Dear R&R: How Can School Leaders Balance Fun and Respect?
Dear Rick & Rebecca:
I’m preparing for Halloween at my school. Some of my elementary colleagues don’t dress up at all and most of my secondary colleagues rarely do.
Last year, I dressed up as a magician and it was a lot of fun. I actually made a few balloon animals in the foyer, too. But, one of my students brought a knife into school and I had to address that discipline matter right smack in the middle of the day. My costume was clearly a distraction to the student and parent. I guess I should have washed all of my face paint off before proceeding any further, but everything happened so quickly. I’m worried that as a principal, I walk a fine line between having fun with the kids and keeping a certain level of professionalism and respect. I’m often torn with what to do—be real with the kids or keep a certain level of respect. What are your thoughts on how to balance fun and respect?–The Fun-Loving Principal
Balance Fun and Respect
Dear Fun-Loving Principal:
Balancing student fun with professionalism is a tricky line to navigate. In addition to walking the professionalism line, many school districts prohibit the celebration of Halloween, altogether, avoiding religious conflict of beliefs. To circumnavigate this, schools resort to “dress like your favorite book character day” which brings us back to the original dilemma of dressing up in the spirit of culture and passion.
Student motivation and relationships are essential to building school culture and unity. Yes, you are the leader, but you are human as well (and a fun human at that). You can, indeed, engage in the silliness with your students while still maintaining leadership presence and professionalism. Creating healthy boundaries, being prepared, and thinking things through ahead of time can make all the difference. Ask yourself these questions:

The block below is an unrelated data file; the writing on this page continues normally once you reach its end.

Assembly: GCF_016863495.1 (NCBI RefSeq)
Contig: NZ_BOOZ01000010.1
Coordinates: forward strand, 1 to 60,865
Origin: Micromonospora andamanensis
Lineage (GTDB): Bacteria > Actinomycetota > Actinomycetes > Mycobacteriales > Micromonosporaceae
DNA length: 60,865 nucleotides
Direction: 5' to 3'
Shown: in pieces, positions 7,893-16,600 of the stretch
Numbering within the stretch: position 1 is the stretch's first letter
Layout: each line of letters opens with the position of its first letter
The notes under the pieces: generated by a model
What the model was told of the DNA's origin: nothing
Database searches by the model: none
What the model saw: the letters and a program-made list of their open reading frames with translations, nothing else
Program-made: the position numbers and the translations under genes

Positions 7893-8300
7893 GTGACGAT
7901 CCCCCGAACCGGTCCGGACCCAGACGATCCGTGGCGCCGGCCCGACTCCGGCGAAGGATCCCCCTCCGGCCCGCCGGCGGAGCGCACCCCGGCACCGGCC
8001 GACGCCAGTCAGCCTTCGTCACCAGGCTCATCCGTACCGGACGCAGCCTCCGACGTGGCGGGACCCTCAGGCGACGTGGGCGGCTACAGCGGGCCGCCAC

- Should I celebrate with my students?
- How can I exhibit passion, charisma and fun while still maintaining leadership presence?
- Have I “dialed in” to my peers to gain input? Would my supervisor be okay with this?
- Have I thought through my “Plan B” for shifting gears? Do I have someone on standby to handle discipline, or initiate protocols in case of an emergency during the event? If there were a crisis on my campus and the news crews showed up would I be caught looking like a clown, or could I easily be transformed back into a professional look? (maybe no makeup?)
- Do my students know what “shifting gears” means and will actually look like? Do my teachers know how to reel them back in? Are there routines and expectations set in place? By modeling self-control and explicitly teaching respect and disrespect it will provide your students with an essential life skill of knowing when they are approaching the line and possess the ability to stop. Students must understand boundary setting and when fun crosses the line and turns into degradation.
It isn’t about dressing up or not, it isn’t about if you can have fun or not. It is about being prepared, thinking several steps ahead, and setting everyone up for success. There is a time and place for everything and dressing up for the sake of community, motivation, and fun is a great way move your school forward with culture and climate. These are the moments that kids will remember 10 and 20 years from now. It’s our opinion that both students and adults should always maintain a level of mutual respect, character, and integrity while experiencing the joy that emerges from non-academic interactions. The key to building powerful relationships with our students is modeling the balance of work and play. Hey, we all should probably loosen up a bit, anyway (with a plan B in our back pockets, of course)!
Thanks for writing and Happy Halloween!
You can read Rick and Rebecca’s previous post here.
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